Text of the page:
Salt- The New Endocrine Disruptor? Please.

By Josh Bloom — Nov 23, 2016
Does road salt turn female tadpoles into male frogs? A group from Yale says it does. We say, "Bullsalt!"

The folks over at the Environmental Working Group and NRDC must be greeting a new environmental study with mixed emotions. 

On one hand, their eternally-growing list of endocrine disruptors—chemicals that supposedly screw with your hormones—has grown by one. On the other hand, the new endocrine disruptor is salt, and despite the perennially low quality science that dribbles from their websites, even they must realize how stupid this sounds. Maybe even enough worry that remotely inquisitive individuals might wonder "Hmm. Salt is disrupting my 'endocrines?' Huh?? Maybe the other endocrine stuff they write about is garbage too."

Which is pretty much what the Council has been saying forever. 

Let's look at the evidence that led researchers at the Yale School of Forestry & Environmental Studies and Rensselaer Polytechnic Institute to publish a study entitled "Interactive effects of road salt and leaf litter on wood frog sex ratios and sexual size dimorphismin" the Canadian Journal of Fisheries and Aquatic Sciences. After all, it would be wrong to let both of their readers to be misinformed (1). 

Right away, it is apparent that this is a gigantic mess. Here's why.


The group looked at the ratio of female to male frogs as a function of tadpole development in the presence and absence of salt. They also threw in leaf litter from two different trees to simulate conditions near roads.

The graph on the left represents the experiment where the tadpoles are grown either with (gray) or without (white) salt. In the middle, maple leaves plus salt is compared to maple leaves alone, and on the right, the same with oak. Although the group suggests that salt may have "masculinizing" properties, it's all in the statistics. Here's why.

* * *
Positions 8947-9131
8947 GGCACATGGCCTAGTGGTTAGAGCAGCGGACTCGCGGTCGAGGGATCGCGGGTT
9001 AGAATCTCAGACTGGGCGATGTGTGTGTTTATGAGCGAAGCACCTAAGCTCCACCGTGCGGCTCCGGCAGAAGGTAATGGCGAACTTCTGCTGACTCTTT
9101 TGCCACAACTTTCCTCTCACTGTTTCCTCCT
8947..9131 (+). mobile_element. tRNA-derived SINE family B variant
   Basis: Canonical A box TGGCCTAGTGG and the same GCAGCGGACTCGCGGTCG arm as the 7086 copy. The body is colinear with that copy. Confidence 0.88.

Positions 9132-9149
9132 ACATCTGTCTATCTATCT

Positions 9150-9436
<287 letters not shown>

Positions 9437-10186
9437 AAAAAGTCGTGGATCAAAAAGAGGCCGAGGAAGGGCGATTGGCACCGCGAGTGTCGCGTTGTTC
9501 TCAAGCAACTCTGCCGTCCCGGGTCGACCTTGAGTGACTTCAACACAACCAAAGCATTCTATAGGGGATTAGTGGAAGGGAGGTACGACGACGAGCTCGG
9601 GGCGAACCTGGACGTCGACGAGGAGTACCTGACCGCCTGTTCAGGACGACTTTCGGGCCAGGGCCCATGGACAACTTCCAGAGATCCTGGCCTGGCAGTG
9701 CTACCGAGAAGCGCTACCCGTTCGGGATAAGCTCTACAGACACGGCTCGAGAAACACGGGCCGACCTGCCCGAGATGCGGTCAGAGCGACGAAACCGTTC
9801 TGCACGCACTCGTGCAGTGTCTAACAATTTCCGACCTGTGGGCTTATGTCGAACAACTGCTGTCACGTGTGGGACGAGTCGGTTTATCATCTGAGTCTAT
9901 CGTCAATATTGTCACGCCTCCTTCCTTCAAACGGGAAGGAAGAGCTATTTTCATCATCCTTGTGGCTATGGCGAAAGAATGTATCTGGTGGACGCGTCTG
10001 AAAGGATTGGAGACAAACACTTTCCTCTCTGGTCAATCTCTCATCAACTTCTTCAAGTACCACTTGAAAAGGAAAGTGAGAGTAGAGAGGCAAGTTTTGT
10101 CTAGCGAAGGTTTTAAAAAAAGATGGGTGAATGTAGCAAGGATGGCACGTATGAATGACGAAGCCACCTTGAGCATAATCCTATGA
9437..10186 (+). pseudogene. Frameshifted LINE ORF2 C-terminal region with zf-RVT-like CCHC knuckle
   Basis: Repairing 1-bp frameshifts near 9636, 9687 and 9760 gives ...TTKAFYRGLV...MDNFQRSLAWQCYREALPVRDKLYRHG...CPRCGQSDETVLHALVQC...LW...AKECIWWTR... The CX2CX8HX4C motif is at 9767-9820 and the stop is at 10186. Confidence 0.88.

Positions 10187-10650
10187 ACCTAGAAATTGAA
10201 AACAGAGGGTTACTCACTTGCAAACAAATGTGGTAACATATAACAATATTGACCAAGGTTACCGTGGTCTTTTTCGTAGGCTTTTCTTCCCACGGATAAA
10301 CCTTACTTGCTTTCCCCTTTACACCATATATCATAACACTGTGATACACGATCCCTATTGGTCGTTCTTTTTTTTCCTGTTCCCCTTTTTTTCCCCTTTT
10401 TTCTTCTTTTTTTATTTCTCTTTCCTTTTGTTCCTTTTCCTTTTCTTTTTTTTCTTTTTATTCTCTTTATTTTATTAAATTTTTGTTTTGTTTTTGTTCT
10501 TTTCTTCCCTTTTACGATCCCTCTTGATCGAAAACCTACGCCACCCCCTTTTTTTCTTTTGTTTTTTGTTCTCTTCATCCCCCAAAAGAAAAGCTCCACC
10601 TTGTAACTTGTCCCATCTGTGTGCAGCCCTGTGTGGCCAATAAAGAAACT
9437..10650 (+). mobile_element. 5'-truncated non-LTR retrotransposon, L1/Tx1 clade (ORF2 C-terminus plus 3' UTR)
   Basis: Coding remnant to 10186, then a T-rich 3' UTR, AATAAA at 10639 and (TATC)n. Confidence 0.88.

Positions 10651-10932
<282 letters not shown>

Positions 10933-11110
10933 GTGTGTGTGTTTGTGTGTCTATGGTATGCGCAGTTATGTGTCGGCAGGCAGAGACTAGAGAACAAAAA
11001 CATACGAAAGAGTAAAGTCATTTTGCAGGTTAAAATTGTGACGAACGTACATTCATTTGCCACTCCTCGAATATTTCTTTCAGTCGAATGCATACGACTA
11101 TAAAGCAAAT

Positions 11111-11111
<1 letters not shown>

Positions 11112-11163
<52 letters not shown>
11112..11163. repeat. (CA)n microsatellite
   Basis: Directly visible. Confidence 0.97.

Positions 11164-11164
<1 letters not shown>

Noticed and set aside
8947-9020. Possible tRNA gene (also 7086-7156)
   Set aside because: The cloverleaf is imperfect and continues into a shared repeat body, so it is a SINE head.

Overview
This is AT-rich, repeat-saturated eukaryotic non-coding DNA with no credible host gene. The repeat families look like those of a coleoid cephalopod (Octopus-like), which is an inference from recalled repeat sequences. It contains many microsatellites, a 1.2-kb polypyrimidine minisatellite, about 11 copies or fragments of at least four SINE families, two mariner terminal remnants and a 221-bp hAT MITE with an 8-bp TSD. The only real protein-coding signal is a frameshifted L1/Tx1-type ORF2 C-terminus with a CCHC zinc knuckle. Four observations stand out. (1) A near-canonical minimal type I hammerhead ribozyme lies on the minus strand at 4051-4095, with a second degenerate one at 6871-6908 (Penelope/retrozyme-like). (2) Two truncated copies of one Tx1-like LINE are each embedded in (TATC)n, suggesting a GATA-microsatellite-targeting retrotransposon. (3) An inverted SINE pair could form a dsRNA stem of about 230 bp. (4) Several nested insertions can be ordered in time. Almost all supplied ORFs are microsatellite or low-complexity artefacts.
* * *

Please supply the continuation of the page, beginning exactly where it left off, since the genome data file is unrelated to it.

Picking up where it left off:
The salt vs water group (left) does seem to show that the ratio of males to females does go up when the tadpoles are raised in salt, but the data are not statistically significant, so you might as well be showing a photo of a toaster as evidence. When maple leaves are added, these "non-real differences" become even less real.The two groups are essentially the same.  But, when oak leaf litter is used, there is a small difference between the two groups—roughly 0.52 vs 0.62, although this is the only experiment in which the data reach the level of statistical significance (asterisk). 

This is typical of garbage science studies. Council advisor, Dr. Stan Young, a biostatistician, has seen this "funny math" many times. It is called multiple testing. 

"The authors are asking a lot of questions, one at a time. But if you get to ask a lot of questions then the odds are that one might be statistically significant by chance alone. You have to count the number of questions asked, and then list the p-values. Then multiply each p-value by the number of questions to get the Bonferroni adjusted p-value. If the adjusted p-value is not less than, say, 0.05, there is nothing going on."

Stan Young, Ph.D.

So, I might as well just substitute another title, which would seem to be just as valid:

"Oak Leaves Turn Female Frogs into Male Frogs."

Another one for the compost heap.


(1) OK, that wasn't very nice. The 2014 impact rank of Canadian Journal of Fisheries and Aquatic Sciences was 2996 out of 11,000+, which isn't all that bad. 



Josh Bloom

Director of Chemical and Pharmaceutical Science

Dr. Josh Bloom, the Director of Chemical and Pharmaceutical Science, comes from the world of drug discovery, where he did research for more than 20 years. He holds a Ph.D. in chemistry.

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